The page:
Does your offer match what customers actually get?

Storytime. This week I had an eye test. I need a new prescription, so I went online to find cheap glasses. That’s where the trouble started.

I must have scrolled through so many sites. There were the ones who had wasted time energy and money ranking first-page for “buy cheap glasses Ireland” when they were in some random other country which they wouldn’t tell me where, so I couldn’t estimate customs charges except that it would probably negate the discount on the glasses.

Then there were the ones who had popups straight after I hit their site. I made the mistake of signing up for one of them. Their website says 50% off if you give them your email address. The coupon in my inbox is for 30%.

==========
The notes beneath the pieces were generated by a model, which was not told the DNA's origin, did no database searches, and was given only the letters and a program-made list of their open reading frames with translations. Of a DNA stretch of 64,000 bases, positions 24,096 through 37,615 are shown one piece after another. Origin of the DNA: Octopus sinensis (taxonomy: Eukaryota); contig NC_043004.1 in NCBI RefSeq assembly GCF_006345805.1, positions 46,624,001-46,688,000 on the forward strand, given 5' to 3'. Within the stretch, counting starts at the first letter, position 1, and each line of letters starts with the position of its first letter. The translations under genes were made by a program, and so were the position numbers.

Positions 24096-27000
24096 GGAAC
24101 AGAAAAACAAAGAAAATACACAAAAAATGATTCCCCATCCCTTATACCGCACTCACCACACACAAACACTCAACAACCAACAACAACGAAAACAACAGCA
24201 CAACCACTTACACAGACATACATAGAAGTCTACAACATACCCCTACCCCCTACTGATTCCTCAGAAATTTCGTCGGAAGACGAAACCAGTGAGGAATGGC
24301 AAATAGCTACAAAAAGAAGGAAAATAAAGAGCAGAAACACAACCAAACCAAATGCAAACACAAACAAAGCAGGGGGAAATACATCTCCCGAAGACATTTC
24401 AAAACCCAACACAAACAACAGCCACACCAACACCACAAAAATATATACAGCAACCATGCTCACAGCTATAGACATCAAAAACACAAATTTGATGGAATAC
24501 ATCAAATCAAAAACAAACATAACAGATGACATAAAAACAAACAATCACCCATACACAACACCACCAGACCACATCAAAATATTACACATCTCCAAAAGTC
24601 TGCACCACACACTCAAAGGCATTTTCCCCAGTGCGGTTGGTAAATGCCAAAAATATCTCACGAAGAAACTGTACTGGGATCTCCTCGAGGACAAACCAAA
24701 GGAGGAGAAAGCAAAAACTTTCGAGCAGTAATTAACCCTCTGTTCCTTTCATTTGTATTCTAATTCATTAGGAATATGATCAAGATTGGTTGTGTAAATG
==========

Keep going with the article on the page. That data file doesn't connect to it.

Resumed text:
Stuff off.

The worst part was, literally none of them were able to deliver on what their Google preview claimed. None of them had the €4.95 glasses advertised. One company’s “Home of 2 pairs for £15” required an email signup which is misleading. And none of them got my business.

Five years ago, when a site said “glasses for £6” or €9 or whatever, they actually HAD glasses for sale for that price (or even just the frames). Now? It’s just a clickbaity scam.

Don’t be like these companies. I usually buy about 2-3 pairs at once, and I always get transition lenses which are super-expensive. So I would probably have dropped serious dollahhs if they’d been upfront about a) where they were shipping FROM so I could guess customs costs into my glasses budget b) what their actual discount offers were and c) what their cheap frames really cost. I like cheap frames so I can spend on what matters to me: Good lenses.

When you over-promise and under-deliver, customers are disappointed and don’t shop with you. Even if you get them to complete one purchase, they won’t be stupid enough to do it again.

I suppose I should have gone to Specsavers.

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